Tuesday, July 3, 2012

House by the Cemetery

Somewhere in a quaint New England village in Massachusetts a timeless horror plays out over the centuries, defying the physics of space and logic itself.  Dr. Freudstein has discovered the secret to life through the perpetual regeneration of dead cells by consuming the flesh of the living.  This discovery has given him an unending lease on life, however it has also left him an inhuman butcher; a shuffling flesh fiend on a blood thirsty rampage.  His mind is but a distant memory, an echo of a past life lost in the murky waters of time.  His only desire is to strip the living of their warm flesh so that his unholy presence may dwell here longer.  So that he festers in this realm never having to face the next Hell that awaits him. 

His house and old laboratory are is his tomb, and his victims haunt him throughout time.  Somehow his abominable presence keeps his victim’s spirits tethered to this domain in an endless dream.  In a rare moment of clarity Dr. Freudstein wonders if the process of transmogrifying others flesh into his own timeless husk somehow traps them in this world, where their essence cannot escape into the great beyond past death’s door until the flesh ceases to be.  They ceaselessly gnaw at his mind, whispering to the fragmented parcels of his memory, nudging his spirit further into the chaotic madness of the damned.  Through a century of careful practice and deep, sleepless meditation the doctor has been able to partially tune out the cries of the damned.  The worse was the children; how their cries and whelps of torment carried on throughout the night, affording no rest for the weary, and the doctor was very weary.  If his own voice box still functioned he’d be tempted to join the cacophony of murmuring spirits in their nocturnal song, but yellow pallid flesh has grown over his own maw, an unfortunate mutation and side effect of his unique condition.  At best he can produce a deep gurgling noise in his throat like a malfunctioning scuba respirator.  His breathing is like rustling dead leaves, and he wonders if he still has to breathe at all, or if it is merely a useless habit picked up from when he was alive.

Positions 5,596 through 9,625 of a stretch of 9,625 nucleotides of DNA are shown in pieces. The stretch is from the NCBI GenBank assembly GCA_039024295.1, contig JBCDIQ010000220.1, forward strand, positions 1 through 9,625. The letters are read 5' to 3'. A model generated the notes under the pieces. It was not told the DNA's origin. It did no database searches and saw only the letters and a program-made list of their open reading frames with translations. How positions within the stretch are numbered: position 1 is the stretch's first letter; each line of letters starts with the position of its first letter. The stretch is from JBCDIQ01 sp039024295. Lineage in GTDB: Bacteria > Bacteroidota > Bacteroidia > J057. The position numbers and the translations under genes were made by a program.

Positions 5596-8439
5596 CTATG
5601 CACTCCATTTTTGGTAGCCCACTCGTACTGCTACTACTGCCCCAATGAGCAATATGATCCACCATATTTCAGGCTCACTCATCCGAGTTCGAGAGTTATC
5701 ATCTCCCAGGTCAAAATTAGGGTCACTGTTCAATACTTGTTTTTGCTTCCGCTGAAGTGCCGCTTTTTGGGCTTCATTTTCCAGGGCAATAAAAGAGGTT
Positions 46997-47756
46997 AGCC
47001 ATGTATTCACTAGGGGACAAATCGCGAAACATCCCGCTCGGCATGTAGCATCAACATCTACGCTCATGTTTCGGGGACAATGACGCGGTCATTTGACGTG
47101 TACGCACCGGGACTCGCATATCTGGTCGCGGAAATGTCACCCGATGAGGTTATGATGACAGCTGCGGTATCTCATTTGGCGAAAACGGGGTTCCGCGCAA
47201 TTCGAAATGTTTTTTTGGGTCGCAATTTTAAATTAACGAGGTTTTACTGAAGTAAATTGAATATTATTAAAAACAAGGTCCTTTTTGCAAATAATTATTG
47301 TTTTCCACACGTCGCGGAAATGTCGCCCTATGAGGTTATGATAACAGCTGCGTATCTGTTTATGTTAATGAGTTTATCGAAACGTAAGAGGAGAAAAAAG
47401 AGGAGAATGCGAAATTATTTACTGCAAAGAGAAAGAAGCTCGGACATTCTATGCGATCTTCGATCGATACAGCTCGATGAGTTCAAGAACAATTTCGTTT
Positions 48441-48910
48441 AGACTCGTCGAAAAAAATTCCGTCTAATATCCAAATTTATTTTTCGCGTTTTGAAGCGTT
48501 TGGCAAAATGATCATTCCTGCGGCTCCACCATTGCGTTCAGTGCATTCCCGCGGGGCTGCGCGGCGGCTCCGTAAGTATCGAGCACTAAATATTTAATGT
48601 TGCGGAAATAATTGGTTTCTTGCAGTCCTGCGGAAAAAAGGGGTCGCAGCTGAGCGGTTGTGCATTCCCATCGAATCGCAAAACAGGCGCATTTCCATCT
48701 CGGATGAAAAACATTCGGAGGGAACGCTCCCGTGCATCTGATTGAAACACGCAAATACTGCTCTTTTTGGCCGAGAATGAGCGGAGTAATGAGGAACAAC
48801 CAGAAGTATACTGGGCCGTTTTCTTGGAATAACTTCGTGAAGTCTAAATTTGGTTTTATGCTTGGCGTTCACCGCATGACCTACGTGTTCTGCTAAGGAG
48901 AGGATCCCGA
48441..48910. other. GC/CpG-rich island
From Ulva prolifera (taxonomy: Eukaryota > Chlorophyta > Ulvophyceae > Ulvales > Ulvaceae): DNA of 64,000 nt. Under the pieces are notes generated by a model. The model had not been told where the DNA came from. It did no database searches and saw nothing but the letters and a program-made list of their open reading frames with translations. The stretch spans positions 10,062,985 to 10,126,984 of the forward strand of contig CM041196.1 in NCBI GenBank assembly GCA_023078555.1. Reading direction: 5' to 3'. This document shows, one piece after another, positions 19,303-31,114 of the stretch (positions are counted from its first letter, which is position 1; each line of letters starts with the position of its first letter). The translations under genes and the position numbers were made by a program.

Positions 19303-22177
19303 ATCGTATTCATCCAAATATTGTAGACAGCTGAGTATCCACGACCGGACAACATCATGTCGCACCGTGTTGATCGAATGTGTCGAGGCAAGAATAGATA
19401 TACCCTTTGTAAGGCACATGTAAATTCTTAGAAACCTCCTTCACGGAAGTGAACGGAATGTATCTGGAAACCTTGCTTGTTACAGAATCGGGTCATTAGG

His eyes have desiccated into red raisins long ago, his ears have shriveled and rotted off his head like spoiled fruit, but in the eternal pitch black he has developed other senses.  Despite the lack of his ears he can hear the blood beat through the veins of the living like torrents of water rushing down white rapids.  The capillaries are like gentle streams of delicious sweet hemoglobin and the heart sounds like an out of tune bass drum.  He is jealous and wants to pry these things free from their fleshly confines.  The living do not deserve the life they so seldom appreciate.  His own heart crawls with insects and a multitude of nesting maggots as it remains silent and still.  His internal organs have sequestered into a jelly like slime, yet he persists.  His walk is a slow gait, a pathetic shuffle.  His muscles are riddled with atrophy, but through sheer will he is able to find locomotion.  In the cob webbed sea of his basement and laboratory, where the air sits thick and still for decades on end, the slow drift of his walk seems like a fury of activity.  He finds another moss covered corner to the dungeon and falls back to rest.